At yesterday’s summit meeting in Pyongyang between North Korean leader Kim Jong Un and South Korean President Moon Jae-in, the defense ministers of the two countries signed an important agreement to reduce military tensions along the two sides’ heavily militarized border. As of November 1, no-fly zones will be established along the border and both sides will halt artillery and other military drills close to the demilitarized zone (DMZ) separating the two countries. The North and South also agreed to dismantle several of the heavily armed guard posts they have each constructed inside the DMZ and to create a maritime peace zone in the West Sea (Yellow Sea).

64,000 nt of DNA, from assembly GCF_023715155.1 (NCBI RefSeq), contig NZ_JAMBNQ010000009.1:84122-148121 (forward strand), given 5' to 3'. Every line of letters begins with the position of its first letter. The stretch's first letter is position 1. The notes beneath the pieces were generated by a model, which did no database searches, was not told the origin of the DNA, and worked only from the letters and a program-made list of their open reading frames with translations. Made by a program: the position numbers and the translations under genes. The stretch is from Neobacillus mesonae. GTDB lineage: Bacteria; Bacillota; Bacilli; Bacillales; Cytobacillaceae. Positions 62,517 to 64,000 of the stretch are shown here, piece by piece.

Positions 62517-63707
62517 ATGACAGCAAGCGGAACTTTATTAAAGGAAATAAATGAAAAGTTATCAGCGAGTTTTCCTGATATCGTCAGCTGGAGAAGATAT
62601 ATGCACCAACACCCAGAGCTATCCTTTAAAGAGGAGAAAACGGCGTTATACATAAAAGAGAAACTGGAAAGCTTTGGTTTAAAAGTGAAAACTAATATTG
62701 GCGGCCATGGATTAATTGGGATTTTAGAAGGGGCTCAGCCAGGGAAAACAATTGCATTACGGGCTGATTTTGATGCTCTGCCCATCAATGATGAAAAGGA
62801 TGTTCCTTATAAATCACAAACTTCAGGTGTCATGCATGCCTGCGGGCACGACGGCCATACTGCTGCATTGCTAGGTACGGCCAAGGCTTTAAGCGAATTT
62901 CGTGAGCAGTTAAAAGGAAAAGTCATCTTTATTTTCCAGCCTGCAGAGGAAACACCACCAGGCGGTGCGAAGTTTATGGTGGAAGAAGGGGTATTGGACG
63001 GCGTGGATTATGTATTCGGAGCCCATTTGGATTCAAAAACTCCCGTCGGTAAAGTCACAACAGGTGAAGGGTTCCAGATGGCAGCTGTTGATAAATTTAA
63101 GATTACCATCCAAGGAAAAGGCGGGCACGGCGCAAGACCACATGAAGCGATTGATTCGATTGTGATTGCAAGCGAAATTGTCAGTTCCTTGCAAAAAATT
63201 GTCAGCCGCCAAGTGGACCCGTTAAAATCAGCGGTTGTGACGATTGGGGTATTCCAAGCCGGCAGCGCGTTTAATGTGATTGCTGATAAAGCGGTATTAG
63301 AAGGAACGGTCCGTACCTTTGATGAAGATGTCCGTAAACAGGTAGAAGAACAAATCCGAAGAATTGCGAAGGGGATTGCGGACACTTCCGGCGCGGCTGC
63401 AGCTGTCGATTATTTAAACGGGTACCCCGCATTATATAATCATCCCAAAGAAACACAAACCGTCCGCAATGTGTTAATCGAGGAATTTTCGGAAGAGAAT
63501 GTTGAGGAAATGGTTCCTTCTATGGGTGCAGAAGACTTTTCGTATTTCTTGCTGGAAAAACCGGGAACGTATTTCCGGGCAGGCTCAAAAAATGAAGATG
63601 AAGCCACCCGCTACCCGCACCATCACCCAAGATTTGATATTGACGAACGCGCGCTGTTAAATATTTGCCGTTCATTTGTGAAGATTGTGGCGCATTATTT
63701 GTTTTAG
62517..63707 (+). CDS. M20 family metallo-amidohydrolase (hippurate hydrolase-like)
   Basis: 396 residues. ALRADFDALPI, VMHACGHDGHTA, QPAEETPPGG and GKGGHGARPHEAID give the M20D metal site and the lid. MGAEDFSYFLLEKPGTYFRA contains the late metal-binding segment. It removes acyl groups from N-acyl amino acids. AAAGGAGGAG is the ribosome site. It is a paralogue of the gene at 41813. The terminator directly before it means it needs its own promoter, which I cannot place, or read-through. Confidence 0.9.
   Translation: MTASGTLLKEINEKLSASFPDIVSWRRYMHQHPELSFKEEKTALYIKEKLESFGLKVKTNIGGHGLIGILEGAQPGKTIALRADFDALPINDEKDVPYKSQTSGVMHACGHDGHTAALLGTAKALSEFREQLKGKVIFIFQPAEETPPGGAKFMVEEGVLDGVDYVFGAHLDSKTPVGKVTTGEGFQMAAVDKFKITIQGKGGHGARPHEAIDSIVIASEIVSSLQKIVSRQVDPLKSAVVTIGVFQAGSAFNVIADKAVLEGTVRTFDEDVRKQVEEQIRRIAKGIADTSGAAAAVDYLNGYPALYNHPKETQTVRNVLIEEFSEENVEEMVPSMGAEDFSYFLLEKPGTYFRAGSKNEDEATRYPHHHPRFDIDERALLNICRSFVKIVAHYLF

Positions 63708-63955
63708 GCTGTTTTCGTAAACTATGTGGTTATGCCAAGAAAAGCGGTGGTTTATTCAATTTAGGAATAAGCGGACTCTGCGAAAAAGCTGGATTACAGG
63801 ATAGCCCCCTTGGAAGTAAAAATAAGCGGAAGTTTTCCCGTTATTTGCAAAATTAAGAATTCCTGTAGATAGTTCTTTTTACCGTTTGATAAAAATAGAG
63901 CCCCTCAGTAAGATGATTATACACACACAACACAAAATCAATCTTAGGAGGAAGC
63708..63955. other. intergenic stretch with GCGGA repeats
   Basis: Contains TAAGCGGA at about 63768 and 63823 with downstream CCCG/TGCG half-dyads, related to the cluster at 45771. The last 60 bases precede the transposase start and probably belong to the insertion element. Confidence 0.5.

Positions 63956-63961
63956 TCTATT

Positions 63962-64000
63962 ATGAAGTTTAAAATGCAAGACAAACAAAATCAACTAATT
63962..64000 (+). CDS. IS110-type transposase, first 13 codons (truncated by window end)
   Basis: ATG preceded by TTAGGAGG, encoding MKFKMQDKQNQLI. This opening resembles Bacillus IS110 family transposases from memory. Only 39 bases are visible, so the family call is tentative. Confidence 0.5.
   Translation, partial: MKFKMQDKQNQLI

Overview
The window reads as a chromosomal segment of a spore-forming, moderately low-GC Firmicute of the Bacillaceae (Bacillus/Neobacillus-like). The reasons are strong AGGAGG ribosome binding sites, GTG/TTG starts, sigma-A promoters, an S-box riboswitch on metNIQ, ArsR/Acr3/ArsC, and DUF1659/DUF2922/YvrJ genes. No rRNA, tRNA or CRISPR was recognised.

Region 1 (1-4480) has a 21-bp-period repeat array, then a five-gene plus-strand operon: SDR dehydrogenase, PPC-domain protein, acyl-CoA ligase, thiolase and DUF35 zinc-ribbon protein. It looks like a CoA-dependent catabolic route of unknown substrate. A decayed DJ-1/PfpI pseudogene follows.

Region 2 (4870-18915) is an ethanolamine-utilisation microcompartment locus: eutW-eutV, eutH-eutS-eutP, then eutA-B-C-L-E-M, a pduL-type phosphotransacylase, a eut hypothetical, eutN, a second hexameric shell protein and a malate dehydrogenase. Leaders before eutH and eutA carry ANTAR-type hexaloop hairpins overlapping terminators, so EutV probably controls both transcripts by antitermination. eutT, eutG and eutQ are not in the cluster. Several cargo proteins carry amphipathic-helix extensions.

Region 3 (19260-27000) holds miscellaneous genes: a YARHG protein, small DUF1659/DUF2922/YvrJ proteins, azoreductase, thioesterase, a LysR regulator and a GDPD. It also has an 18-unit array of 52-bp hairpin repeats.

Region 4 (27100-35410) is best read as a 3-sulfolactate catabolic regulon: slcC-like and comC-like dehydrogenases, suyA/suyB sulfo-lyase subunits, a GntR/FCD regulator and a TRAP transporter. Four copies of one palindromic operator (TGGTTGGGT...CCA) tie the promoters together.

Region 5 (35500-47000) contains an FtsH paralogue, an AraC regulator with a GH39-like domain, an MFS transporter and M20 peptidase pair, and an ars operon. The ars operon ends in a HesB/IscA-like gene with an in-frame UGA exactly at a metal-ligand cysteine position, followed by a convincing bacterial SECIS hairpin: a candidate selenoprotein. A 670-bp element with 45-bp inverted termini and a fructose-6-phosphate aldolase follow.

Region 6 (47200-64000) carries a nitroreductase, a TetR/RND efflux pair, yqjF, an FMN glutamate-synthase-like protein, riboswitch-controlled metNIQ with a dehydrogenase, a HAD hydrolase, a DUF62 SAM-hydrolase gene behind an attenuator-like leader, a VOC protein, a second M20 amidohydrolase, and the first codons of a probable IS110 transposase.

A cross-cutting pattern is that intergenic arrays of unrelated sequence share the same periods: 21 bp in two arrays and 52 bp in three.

These military confidence building measures (CBMs), and others that are under discussion to reduce border tensions and build mutual trust, such as banning the entry of warships and live-fire exercises around the Northern Limit Line (NLL), are historically significant and lay a solid foundation for more far-reaching measures to reduce the risk of a surprise attack or inadvertent conflict. The US and the rest of the world have been fixated on North Korea’s denuclearization—and the agreements that were announced yesterday on denuclearization have garnered most of today’s headlines. But a “bolt out of the blue” North Korean nuclear attack on the United States, which would be suicidal for the Kim dynasty and his country, has always been a fantastical scenario. The most likely trigger for any large-scale conventional conflict between North Korea and US/ROK forces has always been a local incident or accident that escalates out of control. [Continue reading…]